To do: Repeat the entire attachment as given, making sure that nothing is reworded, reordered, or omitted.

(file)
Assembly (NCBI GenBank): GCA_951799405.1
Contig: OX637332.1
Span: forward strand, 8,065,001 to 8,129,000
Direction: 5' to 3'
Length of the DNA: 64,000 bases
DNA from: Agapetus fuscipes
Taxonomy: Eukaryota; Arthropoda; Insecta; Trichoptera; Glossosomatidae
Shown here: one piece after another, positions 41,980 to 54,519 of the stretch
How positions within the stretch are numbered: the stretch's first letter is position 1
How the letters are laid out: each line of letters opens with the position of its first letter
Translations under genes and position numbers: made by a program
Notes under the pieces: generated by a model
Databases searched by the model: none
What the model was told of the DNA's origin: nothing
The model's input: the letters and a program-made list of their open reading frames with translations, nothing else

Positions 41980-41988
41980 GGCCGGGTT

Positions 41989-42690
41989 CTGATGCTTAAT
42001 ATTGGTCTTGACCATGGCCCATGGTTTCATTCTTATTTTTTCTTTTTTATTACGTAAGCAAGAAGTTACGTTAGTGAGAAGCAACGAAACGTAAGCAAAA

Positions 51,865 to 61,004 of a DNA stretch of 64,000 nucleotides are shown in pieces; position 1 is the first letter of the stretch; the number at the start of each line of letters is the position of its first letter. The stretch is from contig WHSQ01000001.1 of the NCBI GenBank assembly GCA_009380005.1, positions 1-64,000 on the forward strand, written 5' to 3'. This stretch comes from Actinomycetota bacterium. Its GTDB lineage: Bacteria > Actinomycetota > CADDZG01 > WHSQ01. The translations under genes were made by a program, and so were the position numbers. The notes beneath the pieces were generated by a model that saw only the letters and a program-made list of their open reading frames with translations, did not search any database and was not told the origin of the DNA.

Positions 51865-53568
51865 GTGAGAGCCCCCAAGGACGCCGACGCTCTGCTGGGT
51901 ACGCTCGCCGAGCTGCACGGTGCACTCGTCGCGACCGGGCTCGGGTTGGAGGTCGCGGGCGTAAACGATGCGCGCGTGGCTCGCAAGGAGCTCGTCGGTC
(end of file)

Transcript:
Assembly (NCBI GenBank): GCA_951799405.1
Contig: OX637332.1
Span: forward strand, 8,065,001 to 8,129,000
Direction: 5' to 3'
Length of the DNA: 64,000 bases
DNA from: Agapetus fuscipes
Taxonomy: Eukaryota; Arthropoda; Insecta; Trichoptera; Glossosomatidae
Shown here: one piece after another, positions 41,980 to 54,519 of the stretch
How positions within the stretch are numbered: the stretch's first letter is position 1
How the letters are laid out: each line of letters opens with the position of its first letter
Translations under genes and position numbers: made by a program
Notes under the pieces: generated by a model
Databases searched by the model: none
What the model was told of the DNA's origin: nothing
The model's input: the letters and a program-made list of their open reading frames with translations, nothing else

Positions 41980-41988
41980 GGCCGGGTT

Positions 41989-42690
41989 CTGATGCTTAAT
42001 ATTGGTCTTGACCATGGCCCATGGTTTCATTCTTATTTTTTCTTTTTTATTACGTAAGCAAGAAGTTACGTTAGTGAGAAGCAACGAAACGTAAGCAAAA

Positions 51,865 to 61,004 of a DNA stretch of 64,000 nucleotides are shown in pieces; position 1 is the first letter of the stretch; the number at the start of each line of letters is the position of its first letter. The stretch is from contig WHSQ01000001.1 of the NCBI GenBank assembly GCA_009380005.1, positions 1-64,000 on the forward strand, written 5' to 3'. This stretch comes from Actinomycetota bacterium. Its GTDB lineage: Bacteria > Actinomycetota > CADDZG01 > WHSQ01. The translations under genes were made by a program, and so were the position numbers. The notes beneath the pieces were generated by a model that saw only the letters and a program-made list of their open reading frames with translations, did not search any database and was not told the origin of the DNA.

Positions 51865-53568
51865 GTGAGAGCCCCCAAGGACGCCGACGCTCTGCTGGGT
51901 ACGCTCGCCGAGCTGCACGGTGCACTCGTCGCGACCGGGCTCGGGTTGGAGGTCGCGGGCGTAAACGATGCGCGCGTGGCTCGCAAGGAGCTCGTCGGTC